I will say attention to details and creativity. In as much as I have challenges with my staff; they complain that my styles are too complex, or I am often changing my styles. What they fail to realize is that to get a particular outfit right, it is not at the initial stage you conclude what it will look like. For example, I can pick up a fabric and decide to make something out of it, later on; I come to realize that that particular fabric will not work for that style so I will need to go back to the drawing board to redesign all over again. When this happens, some of them feel that I just want to give them additional work, failing to realize that it is the attention to detail and finishing that makes an outfit stand out.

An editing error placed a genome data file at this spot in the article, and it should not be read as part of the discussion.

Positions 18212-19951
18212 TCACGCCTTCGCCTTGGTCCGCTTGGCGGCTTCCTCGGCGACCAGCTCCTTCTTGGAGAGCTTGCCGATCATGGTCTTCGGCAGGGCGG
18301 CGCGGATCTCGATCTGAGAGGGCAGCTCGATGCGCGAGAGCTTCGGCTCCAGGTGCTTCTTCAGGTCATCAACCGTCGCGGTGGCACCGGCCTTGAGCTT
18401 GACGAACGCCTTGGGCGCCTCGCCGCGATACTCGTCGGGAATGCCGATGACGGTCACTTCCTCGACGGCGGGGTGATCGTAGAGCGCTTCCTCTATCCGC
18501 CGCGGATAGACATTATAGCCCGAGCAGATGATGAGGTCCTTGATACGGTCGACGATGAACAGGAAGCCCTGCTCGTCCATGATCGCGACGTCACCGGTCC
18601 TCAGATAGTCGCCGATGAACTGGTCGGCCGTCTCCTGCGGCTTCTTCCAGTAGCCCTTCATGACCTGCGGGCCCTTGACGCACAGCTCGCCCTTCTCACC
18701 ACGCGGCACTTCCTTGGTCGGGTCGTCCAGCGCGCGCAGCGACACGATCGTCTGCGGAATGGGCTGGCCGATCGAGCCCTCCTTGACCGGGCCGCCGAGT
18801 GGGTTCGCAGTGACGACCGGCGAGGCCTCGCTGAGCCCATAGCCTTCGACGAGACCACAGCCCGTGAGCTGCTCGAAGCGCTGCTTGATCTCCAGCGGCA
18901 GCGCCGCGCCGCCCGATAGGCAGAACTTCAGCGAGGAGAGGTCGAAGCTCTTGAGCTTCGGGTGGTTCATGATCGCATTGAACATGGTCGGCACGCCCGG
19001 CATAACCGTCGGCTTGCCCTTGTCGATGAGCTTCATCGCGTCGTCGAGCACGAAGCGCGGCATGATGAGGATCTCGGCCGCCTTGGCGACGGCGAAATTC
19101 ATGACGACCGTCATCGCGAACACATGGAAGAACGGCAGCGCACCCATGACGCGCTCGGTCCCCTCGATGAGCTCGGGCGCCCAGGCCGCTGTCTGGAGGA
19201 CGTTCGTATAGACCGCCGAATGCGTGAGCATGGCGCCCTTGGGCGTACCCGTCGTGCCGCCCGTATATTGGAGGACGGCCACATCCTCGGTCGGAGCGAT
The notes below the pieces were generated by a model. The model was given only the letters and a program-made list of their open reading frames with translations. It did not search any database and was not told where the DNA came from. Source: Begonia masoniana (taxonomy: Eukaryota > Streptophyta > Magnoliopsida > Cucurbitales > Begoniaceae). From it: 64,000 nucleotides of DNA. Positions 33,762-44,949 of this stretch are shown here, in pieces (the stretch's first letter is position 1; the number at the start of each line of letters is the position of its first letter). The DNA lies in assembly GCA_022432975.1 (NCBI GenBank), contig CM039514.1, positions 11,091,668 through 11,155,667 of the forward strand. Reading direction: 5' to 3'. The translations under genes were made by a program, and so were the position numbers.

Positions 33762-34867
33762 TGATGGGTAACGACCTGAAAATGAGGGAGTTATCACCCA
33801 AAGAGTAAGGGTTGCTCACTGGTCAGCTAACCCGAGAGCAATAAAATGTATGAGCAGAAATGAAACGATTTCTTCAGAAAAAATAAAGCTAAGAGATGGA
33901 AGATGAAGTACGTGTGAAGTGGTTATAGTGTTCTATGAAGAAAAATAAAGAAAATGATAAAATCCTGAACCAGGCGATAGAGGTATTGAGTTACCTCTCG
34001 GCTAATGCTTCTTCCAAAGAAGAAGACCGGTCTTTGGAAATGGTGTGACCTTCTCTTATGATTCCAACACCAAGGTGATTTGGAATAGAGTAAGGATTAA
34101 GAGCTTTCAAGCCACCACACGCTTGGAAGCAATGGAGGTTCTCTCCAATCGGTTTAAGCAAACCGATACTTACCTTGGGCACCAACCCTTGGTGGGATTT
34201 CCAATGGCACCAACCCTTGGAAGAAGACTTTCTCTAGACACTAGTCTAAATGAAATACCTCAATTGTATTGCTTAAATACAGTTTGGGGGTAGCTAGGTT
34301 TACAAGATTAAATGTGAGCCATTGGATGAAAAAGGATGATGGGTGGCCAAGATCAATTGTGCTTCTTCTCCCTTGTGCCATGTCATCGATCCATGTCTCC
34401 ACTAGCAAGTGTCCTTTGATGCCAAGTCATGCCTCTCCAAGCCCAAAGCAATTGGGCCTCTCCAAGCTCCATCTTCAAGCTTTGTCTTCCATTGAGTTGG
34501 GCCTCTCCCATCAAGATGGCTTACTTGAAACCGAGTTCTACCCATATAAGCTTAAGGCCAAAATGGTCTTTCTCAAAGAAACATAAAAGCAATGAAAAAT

You have worked with a couple of models and have had different experiences. Who is your dream muse?


For now, I will say Ihezue Ugochi Mitchel (MBGN 2017), she is actually the face of Meena Allure and she has been with me for a while. She won the Most Beautiful Girl Nigeria beauty pageant in 2017 and also won Top Model at Miss World pageant. She is practically a family member because she understands me and also understands the brand. That is for models I have worked with.


And for models I haven’t worked with, I will say Naomi Campbell. I will like to see her wear our pieces.


What makes you as a person stand out? What is your personal style?